This blog post is provided by Davide Baldan and tells the #StoryBehindThePaper for the paper “Songbird parents coordinate offspring provisioning at fine spatio-temporal scales“, which was recently published in the Journal of Animal Ecology.
Being a parent is certainly not an easy job. It takes a considerable amount of time and energy to successfully raise offspring. That is why each parent would like, if possible, to slack off and make its partner work harder. This desire generates a conflict of interest between the parents, commonly known as sexual conflict. Decades of research have suggested that parents do not work at their maximum capacity, and because of that, offspring and parents could suffer reduced fitness. To reduce the cost of parental conflict, researchers also point out that parents should constantly monitor each other and coordinate their activity, but we lack a clear understanding of the mechanisms by which parental coordination can occur.
In a recent paper in the Journal of Animal Ecology, we explored offspring provisioning behaviour of great tit (Parus major) pairs and investigated how parents coordinate their foraging movements. The great tit is a small passerine bird commonly breeding in European forests. Its breeding ecology has been studied for more than 50 years and it has become a model species to study parental care in the wild. Passerine birds, such as great tits, are hard working parents. Once chicks hatch, parents feed them with caterpillars and insects found in the territory near the nest. Great tit parents can visit the nest to feed the chicks once every 2 minutes and keep up with this rhythm for about 15-20 days until chicks fledge.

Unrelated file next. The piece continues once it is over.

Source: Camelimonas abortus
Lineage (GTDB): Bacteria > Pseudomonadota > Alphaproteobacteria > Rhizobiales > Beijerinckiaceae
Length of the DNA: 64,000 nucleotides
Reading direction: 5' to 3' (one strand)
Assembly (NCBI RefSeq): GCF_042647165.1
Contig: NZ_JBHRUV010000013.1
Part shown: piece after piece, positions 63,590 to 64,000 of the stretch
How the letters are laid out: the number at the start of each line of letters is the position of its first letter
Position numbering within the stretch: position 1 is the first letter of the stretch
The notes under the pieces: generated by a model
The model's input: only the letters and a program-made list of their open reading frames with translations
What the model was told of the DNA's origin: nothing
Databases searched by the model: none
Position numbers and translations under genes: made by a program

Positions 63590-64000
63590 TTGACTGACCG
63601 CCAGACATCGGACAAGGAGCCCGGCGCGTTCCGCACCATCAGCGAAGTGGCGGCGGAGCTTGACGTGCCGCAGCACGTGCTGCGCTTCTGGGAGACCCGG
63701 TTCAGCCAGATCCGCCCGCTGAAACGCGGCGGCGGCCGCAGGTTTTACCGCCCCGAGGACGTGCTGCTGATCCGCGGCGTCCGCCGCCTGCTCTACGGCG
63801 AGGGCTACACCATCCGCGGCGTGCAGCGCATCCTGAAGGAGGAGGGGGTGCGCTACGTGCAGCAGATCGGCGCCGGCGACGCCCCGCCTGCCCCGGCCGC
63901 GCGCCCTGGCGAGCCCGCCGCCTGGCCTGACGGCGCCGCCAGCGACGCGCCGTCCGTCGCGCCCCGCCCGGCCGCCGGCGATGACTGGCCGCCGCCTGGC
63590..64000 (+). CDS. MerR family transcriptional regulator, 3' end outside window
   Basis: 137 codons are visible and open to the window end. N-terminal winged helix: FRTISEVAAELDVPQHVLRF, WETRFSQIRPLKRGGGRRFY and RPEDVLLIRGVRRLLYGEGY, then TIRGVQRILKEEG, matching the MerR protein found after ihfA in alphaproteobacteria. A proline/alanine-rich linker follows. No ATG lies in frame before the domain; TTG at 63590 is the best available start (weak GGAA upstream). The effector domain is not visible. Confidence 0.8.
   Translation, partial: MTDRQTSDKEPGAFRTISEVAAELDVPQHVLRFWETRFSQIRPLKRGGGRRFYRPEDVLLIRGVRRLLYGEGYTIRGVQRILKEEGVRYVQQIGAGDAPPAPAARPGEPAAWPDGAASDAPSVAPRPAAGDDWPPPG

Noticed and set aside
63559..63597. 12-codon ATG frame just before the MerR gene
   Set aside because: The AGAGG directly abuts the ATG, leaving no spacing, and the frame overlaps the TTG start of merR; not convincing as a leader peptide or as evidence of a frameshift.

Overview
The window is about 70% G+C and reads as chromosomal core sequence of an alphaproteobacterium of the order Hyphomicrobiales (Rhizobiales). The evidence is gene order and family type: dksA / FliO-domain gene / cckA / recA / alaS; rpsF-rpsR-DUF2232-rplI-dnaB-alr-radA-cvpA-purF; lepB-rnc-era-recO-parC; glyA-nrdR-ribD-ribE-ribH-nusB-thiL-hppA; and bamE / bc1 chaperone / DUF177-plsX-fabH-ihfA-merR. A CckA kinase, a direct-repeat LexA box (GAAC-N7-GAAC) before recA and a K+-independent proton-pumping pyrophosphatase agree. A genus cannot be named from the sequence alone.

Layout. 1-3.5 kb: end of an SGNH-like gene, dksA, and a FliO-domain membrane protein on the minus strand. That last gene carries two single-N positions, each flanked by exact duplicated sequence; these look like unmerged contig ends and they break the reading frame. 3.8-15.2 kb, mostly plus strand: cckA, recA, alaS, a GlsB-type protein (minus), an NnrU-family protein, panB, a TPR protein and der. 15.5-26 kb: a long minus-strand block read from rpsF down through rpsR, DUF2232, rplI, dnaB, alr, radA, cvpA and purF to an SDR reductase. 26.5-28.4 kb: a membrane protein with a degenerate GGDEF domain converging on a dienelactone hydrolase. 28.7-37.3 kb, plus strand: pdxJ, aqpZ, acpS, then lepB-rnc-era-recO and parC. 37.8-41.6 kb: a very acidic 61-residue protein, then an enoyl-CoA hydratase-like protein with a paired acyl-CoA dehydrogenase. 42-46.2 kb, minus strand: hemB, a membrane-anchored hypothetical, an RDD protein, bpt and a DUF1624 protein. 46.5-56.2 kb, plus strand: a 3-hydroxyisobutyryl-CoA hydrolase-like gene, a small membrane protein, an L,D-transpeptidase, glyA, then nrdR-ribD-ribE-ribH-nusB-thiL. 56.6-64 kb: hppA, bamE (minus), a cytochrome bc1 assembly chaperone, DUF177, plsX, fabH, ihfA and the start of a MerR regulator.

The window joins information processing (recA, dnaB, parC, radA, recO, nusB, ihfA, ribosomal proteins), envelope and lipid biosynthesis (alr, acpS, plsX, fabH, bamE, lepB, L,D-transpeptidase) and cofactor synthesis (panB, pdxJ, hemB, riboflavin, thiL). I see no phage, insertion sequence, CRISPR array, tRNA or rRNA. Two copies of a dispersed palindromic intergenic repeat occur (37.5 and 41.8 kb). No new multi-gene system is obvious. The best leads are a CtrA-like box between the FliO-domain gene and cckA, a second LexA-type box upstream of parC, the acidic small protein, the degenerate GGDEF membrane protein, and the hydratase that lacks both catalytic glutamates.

In this study, we monitored great tit reproduction in a woodland forest in the Netherlands during their breeding season. When chicks have hatched and are being fed, we captured parents at the nest and tagged them with a small-radio receiver. These tags are worn like a small backpack and transmit a radio pulse every 5 seconds, which is logged by small portable receivers. We placed receivers in a grid in the territory around the nest to triangulate the location of both parents during their provisioning activity. This allowed us to remotely monitor and collect undisturbed data of great tit foraging movements in their natural settings. We found that the foraging behaviour of great tit parents is highly coordinated in space and time, with parents changing their foraging locations in conjunction with their partners’ movements. This study represents the first detailed spatial and temporal description of foraging coordination in songbird parents in a natural context and opens a new avenue of research on breeding ecology of small birds.
These findings are also important for our understanding of how potential conflict between parents may be resolved. New evidence indicates that parental cooperation is more prevalent than we previously thought in animal families, and the more we investigate, the more we learn about the mechanisms that parents use to work together.
Read the paper
Read the full paper here: Baldan, D. & van Loon, E. E. (Early view). Songbird parents coordinate offspring provisioning at fine spatio-temporal scales. Journal of Animal Ecology. https://doi.org/10.1111/1365-2656.13702